By Megan Sayles, AFRO Business Writer,
Report for the member of the America Corps.
In the summer of 2010, Avery Smith’s wife, LaToya Donita-Smith, found a raised mole on his scalp. She soon underwent a skin biopsy and a month later was diagnosed with stage II melanoma, a type of skin cancer that begins in the cells that dictate your skin’s pigment.
She received treatment, but the cancer was very aggressive. In December 2011, Donita-Smith died of the disease, several months after she and Smith lost their unborn child to cancer.
Smith was devastated.
“While we were going through this, one of the things I recognized, unbeknownst to me, was that health care was not accessible across racial lines,” Smith said. “I was thinking positively and I thought we could get the help we needed. I hadn’t realized that advances in dermatology and skin health were more advanced if you had Caucasian skin than if you had dark or black skin.
According to the Association of American Medical Colleges (AAMC), a DC-based non-profit organization, the incidence of melanoma is significantly lower in black communities due to the melanin in their skin which helps block ultraviolet rays. harmful.
But, black people who develop melanoma are often diagnosed at a later stage and, therefore, have lower survival rates than their counterparts. In the United States, the five-year survival rate for black patients with melanoma was 66%, compared to 90% for white patients from 2011 to 2015.
Smith, who is based in Takoma Park, Maryland, already had extensive experience in software engineering and website and app development, and in 2017 he discovered how artificial intelligence was used to analyze data. and health patterns.
He had always wanted to create a platform that positively impacted people’s lives, and he also wanted to help other black people protect themselves from damaging and deadly skin conditions, so he designed Melalogic.
Melalogic is an AI-powered web application that provides black communities with skin health insights and solutions from established black dermatologists, who make up just 3% of the highly competitive medical specialty.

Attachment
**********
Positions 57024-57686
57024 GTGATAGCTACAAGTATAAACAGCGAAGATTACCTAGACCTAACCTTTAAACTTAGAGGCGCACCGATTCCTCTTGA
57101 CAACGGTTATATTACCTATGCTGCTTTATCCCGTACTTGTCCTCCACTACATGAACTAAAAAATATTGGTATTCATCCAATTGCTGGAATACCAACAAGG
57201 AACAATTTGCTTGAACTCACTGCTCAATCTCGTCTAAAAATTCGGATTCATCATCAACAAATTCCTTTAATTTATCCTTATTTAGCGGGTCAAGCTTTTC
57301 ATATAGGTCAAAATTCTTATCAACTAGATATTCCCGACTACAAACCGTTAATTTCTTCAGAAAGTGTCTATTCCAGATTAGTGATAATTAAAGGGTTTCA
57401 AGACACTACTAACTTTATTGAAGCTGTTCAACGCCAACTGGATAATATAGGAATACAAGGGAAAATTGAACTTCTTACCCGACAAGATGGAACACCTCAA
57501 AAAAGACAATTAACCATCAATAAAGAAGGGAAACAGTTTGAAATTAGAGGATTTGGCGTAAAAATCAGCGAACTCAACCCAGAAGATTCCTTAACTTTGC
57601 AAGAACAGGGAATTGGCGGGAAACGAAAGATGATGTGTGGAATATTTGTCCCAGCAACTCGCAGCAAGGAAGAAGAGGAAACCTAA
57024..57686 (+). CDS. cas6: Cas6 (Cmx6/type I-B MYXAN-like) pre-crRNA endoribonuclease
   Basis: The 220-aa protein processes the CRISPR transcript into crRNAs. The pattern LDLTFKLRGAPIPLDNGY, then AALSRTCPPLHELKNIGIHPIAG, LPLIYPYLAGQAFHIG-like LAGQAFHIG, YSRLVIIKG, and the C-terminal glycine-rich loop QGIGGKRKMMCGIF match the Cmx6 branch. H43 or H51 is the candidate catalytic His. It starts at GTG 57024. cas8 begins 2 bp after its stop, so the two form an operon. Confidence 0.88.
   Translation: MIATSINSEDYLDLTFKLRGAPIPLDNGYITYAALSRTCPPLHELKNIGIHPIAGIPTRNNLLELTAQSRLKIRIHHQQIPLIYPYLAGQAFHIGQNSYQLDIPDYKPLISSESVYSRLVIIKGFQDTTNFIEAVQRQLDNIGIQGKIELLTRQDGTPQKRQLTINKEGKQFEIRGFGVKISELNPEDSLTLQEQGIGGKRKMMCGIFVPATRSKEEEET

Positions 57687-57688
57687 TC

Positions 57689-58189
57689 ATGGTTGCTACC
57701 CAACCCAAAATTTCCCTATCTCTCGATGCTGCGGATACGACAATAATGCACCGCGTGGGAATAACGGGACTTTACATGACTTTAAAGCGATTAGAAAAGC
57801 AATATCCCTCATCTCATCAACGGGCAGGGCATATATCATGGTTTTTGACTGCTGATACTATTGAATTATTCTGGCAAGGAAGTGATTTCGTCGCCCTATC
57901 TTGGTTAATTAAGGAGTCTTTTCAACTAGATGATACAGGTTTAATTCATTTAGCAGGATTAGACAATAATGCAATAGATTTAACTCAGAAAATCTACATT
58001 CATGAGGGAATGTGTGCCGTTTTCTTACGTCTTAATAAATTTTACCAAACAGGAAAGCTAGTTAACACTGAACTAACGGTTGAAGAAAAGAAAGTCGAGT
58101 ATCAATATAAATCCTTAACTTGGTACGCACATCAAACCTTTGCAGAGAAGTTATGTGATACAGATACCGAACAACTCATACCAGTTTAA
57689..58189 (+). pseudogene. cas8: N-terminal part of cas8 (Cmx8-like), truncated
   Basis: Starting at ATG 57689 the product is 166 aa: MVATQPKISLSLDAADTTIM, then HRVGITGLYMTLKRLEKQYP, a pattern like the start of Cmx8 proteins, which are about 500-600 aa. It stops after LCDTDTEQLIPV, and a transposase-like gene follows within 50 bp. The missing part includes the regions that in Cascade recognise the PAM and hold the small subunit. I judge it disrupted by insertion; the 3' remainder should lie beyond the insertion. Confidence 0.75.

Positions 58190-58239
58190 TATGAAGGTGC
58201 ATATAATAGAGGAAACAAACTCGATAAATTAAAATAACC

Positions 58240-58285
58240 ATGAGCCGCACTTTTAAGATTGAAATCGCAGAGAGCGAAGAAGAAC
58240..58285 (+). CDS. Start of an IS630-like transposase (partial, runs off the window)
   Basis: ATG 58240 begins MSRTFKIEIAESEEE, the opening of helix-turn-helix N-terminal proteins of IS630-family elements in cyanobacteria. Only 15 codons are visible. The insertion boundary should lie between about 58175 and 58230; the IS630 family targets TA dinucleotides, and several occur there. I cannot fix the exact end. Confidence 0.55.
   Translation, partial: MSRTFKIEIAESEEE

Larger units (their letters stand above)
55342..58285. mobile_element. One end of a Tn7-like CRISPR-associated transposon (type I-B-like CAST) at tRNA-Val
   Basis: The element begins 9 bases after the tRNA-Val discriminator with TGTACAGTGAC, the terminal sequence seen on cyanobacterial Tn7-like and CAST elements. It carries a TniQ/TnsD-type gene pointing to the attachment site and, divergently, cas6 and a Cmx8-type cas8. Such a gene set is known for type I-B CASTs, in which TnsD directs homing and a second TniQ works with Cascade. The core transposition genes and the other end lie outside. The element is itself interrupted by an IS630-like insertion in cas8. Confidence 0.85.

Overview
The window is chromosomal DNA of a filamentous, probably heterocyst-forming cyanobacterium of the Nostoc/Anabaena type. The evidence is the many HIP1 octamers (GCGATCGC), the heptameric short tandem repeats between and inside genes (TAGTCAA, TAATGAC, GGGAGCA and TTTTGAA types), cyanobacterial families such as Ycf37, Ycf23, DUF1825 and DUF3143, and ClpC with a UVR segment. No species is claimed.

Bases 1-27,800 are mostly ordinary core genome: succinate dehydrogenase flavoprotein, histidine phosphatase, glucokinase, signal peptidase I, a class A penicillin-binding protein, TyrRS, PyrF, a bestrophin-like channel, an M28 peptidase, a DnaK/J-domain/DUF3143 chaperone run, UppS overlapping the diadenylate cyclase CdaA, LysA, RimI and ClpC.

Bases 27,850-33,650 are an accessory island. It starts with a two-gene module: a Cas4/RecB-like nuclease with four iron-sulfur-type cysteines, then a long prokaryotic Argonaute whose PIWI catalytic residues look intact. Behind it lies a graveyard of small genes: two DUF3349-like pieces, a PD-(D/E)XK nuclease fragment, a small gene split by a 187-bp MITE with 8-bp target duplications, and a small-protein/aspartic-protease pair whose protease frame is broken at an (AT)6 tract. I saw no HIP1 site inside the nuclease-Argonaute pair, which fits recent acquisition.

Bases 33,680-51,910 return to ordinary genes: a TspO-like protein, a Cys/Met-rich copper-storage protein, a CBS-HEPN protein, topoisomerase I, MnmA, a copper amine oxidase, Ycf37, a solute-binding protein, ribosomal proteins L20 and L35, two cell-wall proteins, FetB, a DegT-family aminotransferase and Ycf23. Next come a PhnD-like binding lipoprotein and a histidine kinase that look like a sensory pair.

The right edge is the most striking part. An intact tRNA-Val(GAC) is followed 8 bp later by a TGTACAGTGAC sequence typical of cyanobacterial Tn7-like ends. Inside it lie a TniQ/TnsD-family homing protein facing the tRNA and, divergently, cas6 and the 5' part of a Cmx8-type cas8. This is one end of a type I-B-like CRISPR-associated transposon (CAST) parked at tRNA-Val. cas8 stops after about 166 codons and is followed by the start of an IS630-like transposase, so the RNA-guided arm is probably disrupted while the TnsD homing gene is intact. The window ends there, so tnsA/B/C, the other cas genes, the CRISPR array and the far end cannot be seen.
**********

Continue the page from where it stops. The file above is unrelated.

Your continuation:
The platform will feature a decision support system that will allow users to submit photos of their skin concerns and receive instant feedback and suggestions regarding their diagnosis and treatment options.
“Also what you will be able to do is learn how this particular skin issue can present on different skin tones, not just one but multiple skin tones per issue, because black people come in all shades,” Smith said.
Melalogic will also soon be rolling out its Black Skin Health Resource Center, a digital, interactive, and immersive experience for users to learn about skin disorders, diseases, and conditions.
According to Dr. Chesahna Kindred, board-certified dermatologist and owner of Kindred Hair & Skin Center, besides melanoma, conditions such as hidradenitis suppurativa (HS), central centrifugal cicatricial alopecia (CCCA) and keloids are also more common in the black community. .
For her, the biggest obstacle for black people receiving dermatological care is the lack of available dermatologists.
“If you look at majority black cities, they’re more likely to have no dermatologists in that city, let alone a culturally competent dermatologist,” Kindred said. “Then if you have a dermatologist, often they haven’t been trained in black skin, so the barrier isn’t at the foot of the patient, it’s at the foot of medical education.”
Currently, Smith is calling for volunteers, especially black people with knowledge of their skin conditions and remedies, to share their information and data to bolster Melalogic’s AI. He’s also looking to hire a chief technology officer and co-founder to lead the company’s computer vision research.
For him, Melalogic is a love letter to his community.
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